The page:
Quote Originally Posted by ultramega View Post
    Al - I really get a kick out of your videos! I have actually read that post before but it definitely bears repeating. I will take it easy, just frustrated at the earlier, easier gains and then the injury when I tried to get serious.

    I really love doing pullups/chinups, they are my favorite, too. This plateau is annoying!
    Thanks! Be patient and stay the course!

    Quote Originally Posted by otzi View Post
    Perfect place to ask this question. I have been doing pullups/chinups 3 days a week. I do to failure (about 5 pullups or 15 chinups) 6-10 times throughout the day, each time immediately followed by 25-40 pushups. Would I be better off doing fewer sets closer together or is spread out over 10-12 hours OK? It's real easy for me to do it spread out through the day, where I work there are pullup bars everywhere (girders, pipes, conduit, beams).
    Check this out: 2 months ago I couldn't even do 1 chinup! Grok on!
    If you couldn't even do 1 chin-up 2 months ago and now you're doing 15, I'd say you're doing something right. Keep it up!
    "In theory, theory and practice are the same. In practice, they couldn't be more different."

    "You can have anything you want, but you can't have everything you want."

    My blog: http://www.AlKavadlo.com


  7. #7
    Balance's Avatar
    Balance is offline Senior Member
    Join Date
    Dec 2010
    Location
    SF, California
    Posts
    826
    I began doing multiple days of pull-ups and I experienced the same thing with tendinitis in one of my elbows. I am not sure if it is more from the pull-ups or pushups but locking the elbows frequently with resistance will definitely do it for me.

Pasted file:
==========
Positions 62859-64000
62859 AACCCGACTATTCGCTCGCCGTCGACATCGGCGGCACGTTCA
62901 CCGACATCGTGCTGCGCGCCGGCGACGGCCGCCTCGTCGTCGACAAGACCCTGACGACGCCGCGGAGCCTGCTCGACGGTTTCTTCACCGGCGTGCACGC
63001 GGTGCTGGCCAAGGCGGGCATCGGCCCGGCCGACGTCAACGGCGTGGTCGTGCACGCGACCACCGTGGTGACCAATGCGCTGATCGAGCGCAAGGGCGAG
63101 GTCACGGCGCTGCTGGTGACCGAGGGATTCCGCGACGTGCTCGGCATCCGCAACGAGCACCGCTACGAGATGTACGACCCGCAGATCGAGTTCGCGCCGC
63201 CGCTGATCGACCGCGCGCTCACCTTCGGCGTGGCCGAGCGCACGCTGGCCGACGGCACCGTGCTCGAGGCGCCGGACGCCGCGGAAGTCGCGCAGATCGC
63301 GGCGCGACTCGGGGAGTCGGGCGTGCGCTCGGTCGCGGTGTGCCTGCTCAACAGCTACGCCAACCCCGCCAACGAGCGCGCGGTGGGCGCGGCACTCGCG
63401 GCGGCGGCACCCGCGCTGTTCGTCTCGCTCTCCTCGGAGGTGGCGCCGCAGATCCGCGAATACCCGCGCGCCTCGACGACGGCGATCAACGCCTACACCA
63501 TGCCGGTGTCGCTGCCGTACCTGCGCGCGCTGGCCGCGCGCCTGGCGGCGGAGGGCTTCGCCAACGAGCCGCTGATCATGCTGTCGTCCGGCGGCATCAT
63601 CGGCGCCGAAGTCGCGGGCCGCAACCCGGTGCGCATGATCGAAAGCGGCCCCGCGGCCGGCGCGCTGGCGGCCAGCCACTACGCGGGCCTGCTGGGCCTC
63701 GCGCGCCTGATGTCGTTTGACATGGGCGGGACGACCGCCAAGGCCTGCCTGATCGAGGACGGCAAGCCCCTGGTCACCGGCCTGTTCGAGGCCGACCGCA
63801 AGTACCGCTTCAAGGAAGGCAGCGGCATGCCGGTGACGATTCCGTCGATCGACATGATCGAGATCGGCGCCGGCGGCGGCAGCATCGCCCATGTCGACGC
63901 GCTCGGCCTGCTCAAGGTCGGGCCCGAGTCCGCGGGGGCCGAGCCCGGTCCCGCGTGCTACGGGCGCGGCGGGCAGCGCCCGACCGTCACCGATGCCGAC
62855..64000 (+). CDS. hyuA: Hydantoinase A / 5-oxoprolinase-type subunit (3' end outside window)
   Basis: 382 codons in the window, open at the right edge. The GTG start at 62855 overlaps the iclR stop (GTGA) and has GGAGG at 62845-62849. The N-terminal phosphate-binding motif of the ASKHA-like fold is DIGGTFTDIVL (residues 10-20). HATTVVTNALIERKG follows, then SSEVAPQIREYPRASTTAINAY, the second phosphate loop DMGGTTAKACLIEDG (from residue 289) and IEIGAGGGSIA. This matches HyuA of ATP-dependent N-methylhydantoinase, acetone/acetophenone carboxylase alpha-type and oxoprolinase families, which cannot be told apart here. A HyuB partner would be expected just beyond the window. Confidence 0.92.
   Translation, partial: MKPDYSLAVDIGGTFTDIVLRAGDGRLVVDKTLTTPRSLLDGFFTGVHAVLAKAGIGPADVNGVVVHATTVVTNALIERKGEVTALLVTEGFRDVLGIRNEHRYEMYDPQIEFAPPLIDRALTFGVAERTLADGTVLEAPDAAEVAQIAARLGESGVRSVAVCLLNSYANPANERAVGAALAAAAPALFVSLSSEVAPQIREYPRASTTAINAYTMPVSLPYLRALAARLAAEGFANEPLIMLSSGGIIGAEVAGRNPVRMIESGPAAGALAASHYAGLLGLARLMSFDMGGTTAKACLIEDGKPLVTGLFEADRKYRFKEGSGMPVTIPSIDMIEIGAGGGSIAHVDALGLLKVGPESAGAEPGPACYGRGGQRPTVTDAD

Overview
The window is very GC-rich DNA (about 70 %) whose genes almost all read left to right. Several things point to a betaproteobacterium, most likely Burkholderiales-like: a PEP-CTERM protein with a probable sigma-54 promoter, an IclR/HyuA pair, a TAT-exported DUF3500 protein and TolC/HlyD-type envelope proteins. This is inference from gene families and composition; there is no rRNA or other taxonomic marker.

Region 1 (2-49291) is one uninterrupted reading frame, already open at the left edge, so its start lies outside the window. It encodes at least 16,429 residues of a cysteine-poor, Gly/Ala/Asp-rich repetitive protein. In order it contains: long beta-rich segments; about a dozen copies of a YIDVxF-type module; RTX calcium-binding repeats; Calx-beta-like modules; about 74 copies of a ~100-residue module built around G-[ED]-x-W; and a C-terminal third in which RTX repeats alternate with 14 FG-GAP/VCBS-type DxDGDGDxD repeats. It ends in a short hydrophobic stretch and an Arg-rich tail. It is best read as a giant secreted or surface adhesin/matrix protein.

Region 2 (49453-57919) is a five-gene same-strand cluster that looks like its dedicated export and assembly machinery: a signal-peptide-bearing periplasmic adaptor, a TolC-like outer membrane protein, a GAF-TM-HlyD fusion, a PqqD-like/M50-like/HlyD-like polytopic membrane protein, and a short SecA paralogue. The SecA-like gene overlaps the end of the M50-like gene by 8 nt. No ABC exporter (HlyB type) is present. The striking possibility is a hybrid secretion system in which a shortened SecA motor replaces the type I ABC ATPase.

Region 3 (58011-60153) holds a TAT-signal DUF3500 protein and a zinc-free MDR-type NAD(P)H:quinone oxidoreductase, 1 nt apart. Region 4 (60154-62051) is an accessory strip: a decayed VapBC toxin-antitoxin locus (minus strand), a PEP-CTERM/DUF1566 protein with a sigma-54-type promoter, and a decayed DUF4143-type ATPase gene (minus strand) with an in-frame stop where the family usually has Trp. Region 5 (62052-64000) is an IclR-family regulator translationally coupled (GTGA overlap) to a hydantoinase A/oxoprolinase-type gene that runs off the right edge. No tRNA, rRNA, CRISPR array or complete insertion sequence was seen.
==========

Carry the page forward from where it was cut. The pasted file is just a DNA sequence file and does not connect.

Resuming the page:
"If man made it, don't eat it" - Jack Lallane

    People say I am on a "crazy" diet. What is so crazy about eating veggies, fruits, seafood and organ meats? Just because I don't eat whole wheat and processed food doesn't make my diet "crazy". Maybe everyone else with a SAD are the "crazy" ones for putting that junk in their system.

  8. #8
    Thor Falk's Avatar
    Thor Falk is offline Senior Member
    Join Date
    Mar 2011
    Location
    London
    Posts
    338
    Tendonitis is an absolute bitch, so be careful. I got in in January and I am still dealing with it - and it only started getting better after I started finally seeing a physio.

    A couple of things I have learned in the process:
    1/ tendons dont like large load variations - so start & progress slowly, and - especially if you are older than 30-40y old - dont assume you can jump right in again after a few weeks break
    2/ do some specific strengthening exercises - I have been doing wrist-curls for the last months, starting at 2kg and now at 6kg, with a 3x15 reps / 6sec move / 6sec hold scheme rehab | Thor Falk (this was what eventually allowed me to improve my tendonitis)
    3/ do not jump onto the bar if you can't do positives, as the load-max can be a multiple of your body-weight

  9. #9
    kcult's Avatar
    kcult is offline Senior Member
    Join Date
    Aug 2010
    Location
    SC
    Posts
    471
    I am assuming this is what has been happening to me for the last 20 or more years. In my late teens/early 20s, I started going to the gym after working the night shift. I was "working out" and after a couple of months, I could barely lift my arms past 90 degrees. The pain in both shoulders was immense. I felt like I was walkng around with a dagger stuck in each shoulder. I could just barely do my job and had to modify my movements just to get by.

    The pain lingered for several years. I mentioned it to my doc and he prescribed Celebrex. I began the dosage and that night while I was trying to sleep, I kept having a drowning sensation, so I stopped the meds and just dealt with the pain. It did go away and it was so gradual that I didn't realize I wasn't hurting any longer until one day it just dawned on me that it was gone.

    Needless to say, I have stayed away from the gym since. About a year and a half ago, I did attempt the 100 push up challenge. After about the 3rd week, the pain in my shoulders was so intense that, once again, I had to bail on the exercise.

    I did get myself one of those door hanging pull up bars Friday and have been walking by it and doing a pull up and/or a couple of chin ups just to see how it goes.

Posting Permissions

  • You may not post new threads
  • You may not post replies
  • You may not post attachments
  • You may not edit your posts
  •